- Chapter 9-5: Base e and Natural Logarithms
- Chapter 9-6: Exponential Growth and Decay
- Chapter Chapter 1: Equations and Inequalities
- Chapter Chapter 10: Conic Sections
- Chapter Chapter 11: Sequences and Series
- Chapter Chapter 12: Probability and Statistics
- Chapter Chapter 13: Trigonometric Functions
- Chapter Chapter 14: Trigonometric Graphs and Identities
- Chapter Chapter 2: Linear Relations and Functions
- Chapter Chapter 3: Systems of Equations and Inequalities
- Chapter Chapter 4: Matrices
- Chapter Chapter 5: Quadratic Functions and Inequalities
- Chapter Chapter 6 : Polynomial Functions
- Chapter Chapter 7: Radical Equations and Inequalities
- Chapter Chapter 8: Rational Expressions and Equations
- Chapter Chapter 9: Exponential and Logarithmic Relations
Algebra 2, Student Edition (MERRILL ALGEBRA 2) 1st Edition - Solutions by Chapter
Full solutions for Algebra 2, Student Edition (MERRILL ALGEBRA 2) | 1st Edition
Algebra 2, Student Edition (MERRILL ALGEBRA 2) | 1st Edition - Solutions by ChapterGet Full Solutions
Augmented matrix [A b].
Ax = b is solvable when b is in the column space of A; then [A b] has the same rank as A. Elimination on [A b] keeps equations correct.
Change of basis matrix M.
The old basis vectors v j are combinations L mij Wi of the new basis vectors. The coordinates of CI VI + ... + cnvn = dl wI + ... + dn Wn are related by d = M c. (For n = 2 set VI = mll WI +m21 W2, V2 = m12WI +m22w2.)
Cramer's Rule for Ax = b.
B j has b replacing column j of A; x j = det B j I det A
S. Permutation with S21 = 1, S32 = 1, ... , finally SIn = 1. Its eigenvalues are the nth roots e2lrik/n of 1; eigenvectors are columns of the Fourier matrix F.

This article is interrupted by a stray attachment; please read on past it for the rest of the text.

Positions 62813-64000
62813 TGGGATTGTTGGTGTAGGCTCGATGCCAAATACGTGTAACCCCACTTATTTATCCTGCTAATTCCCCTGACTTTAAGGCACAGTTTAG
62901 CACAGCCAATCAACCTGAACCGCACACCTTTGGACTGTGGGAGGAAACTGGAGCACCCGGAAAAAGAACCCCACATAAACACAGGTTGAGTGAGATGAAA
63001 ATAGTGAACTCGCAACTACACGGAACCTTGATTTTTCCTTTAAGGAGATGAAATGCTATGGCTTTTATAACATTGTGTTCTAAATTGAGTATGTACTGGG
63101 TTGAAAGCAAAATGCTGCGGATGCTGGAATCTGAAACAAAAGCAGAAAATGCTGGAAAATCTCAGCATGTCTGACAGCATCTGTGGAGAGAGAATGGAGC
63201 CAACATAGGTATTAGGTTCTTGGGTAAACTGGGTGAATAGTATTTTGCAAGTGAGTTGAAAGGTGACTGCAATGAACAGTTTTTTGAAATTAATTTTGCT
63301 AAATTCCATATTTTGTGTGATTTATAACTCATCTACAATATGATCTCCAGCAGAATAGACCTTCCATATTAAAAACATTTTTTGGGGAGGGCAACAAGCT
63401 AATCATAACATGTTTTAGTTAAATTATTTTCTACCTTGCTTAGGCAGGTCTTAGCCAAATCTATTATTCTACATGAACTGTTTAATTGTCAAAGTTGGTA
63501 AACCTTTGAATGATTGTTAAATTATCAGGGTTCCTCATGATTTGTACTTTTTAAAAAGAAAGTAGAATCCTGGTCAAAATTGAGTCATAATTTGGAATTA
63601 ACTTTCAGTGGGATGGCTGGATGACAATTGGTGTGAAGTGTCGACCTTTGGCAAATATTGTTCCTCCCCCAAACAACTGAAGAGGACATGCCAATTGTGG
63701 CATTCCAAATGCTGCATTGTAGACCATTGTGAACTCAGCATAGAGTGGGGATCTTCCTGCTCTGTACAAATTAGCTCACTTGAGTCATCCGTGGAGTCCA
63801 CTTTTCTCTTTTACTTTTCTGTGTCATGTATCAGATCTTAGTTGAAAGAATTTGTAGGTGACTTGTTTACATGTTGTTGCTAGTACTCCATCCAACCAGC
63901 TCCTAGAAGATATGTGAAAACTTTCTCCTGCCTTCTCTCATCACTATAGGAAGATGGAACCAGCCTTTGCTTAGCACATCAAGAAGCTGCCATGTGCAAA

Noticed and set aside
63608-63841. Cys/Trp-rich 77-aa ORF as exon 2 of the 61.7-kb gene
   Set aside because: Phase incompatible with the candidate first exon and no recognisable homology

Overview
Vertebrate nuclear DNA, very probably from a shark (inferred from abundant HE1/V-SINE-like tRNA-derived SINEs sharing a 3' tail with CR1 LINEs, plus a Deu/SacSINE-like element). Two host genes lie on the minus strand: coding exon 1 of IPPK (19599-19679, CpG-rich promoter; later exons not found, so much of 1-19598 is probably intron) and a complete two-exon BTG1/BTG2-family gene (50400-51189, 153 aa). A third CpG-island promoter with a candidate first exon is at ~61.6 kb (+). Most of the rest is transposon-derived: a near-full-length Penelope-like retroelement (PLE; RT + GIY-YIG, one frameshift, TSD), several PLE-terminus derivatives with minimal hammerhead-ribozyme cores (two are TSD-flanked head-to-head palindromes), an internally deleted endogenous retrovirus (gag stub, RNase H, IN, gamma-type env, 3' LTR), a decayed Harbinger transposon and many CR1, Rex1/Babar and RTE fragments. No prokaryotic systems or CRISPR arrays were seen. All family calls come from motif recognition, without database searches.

A(B + C) = AB + AC. Add then multiply, or mUltiply then add.
Dot product = Inner product x T y = XI Y 1 + ... + Xn Yn.
Complex dot product is x T Y . Perpendicular vectors have x T y = O. (AB)ij = (row i of A)T(column j of B).
Fast Fourier Transform (FFT).
A factorization of the Fourier matrix Fn into e = log2 n matrices Si times a permutation. Each Si needs only nl2 multiplications, so Fnx and Fn-1c can be computed with ne/2 multiplications. Revolutionary.
Jordan form 1 = M- 1 AM.
If A has s independent eigenvectors, its "generalized" eigenvector matrix M gives 1 = diag(lt, ... , 1s). The block his Akh +Nk where Nk has 1 's on diagonall. Each block has one eigenvalue Ak and one eigenvector.
Length II x II.
Square root of x T x (Pythagoras in n dimensions).
Permutation matrix P.
There are n! orders of 1, ... , n. The n! P 's have the rows of I in those orders. P A puts the rows of A in the same order. P is even or odd (det P = 1 or -1) based on the number of row exchanges to reach I.
Projection matrix P onto subspace S.
Projection p = P b is the closest point to b in S, error e = b - Pb is perpendicularto S. p 2 = P = pT, eigenvalues are 1 or 0, eigenvectors are in S or S...L. If columns of A = basis for S then P = A (AT A) -1 AT.
Random matrix rand(n) or randn(n).
MATLAB creates a matrix with random entries, uniformly distributed on [0 1] for rand and standard normal distribution for randn.
R = [~ CS ] rotates the plane by () and R- 1 = RT rotates back by -(). Eigenvalues are eiO and e-iO , eigenvectors are (1, ±i). c, s = cos (), sin ().
Schur complement S, D - C A -} B.
Appears in block elimination on [~ g ].
Semidefinite matrix A.
(Positive) semidefinite: all x T Ax > 0, all A > 0; A = any RT R.
Singular Value Decomposition
(SVD) A = U:E VT = (orthogonal) ( diag)( orthogonal) First r columns of U and V are orthonormal bases of C (A) and C (AT), AVi = O'iUi with singular value O'i > O. Last columns are orthonormal bases of nullspaces.
Trace of A
= sum of diagonal entries = sum of eigenvalues of A. Tr AB = Tr BA.
Transpose matrix AT.
Entries AL = Ajj. AT is n by In, AT A is square, symmetric, positive semidefinite. The transposes of AB and A-I are BT AT and (AT)-I.
Unitary matrix UH = U T = U-I.
Orthonormal columns (complex analog of Q).
Vector space V.
Set of vectors such that all combinations cv + d w remain within V. Eight required rules are given in Section 3.1 for scalars c, d and vectors v, w.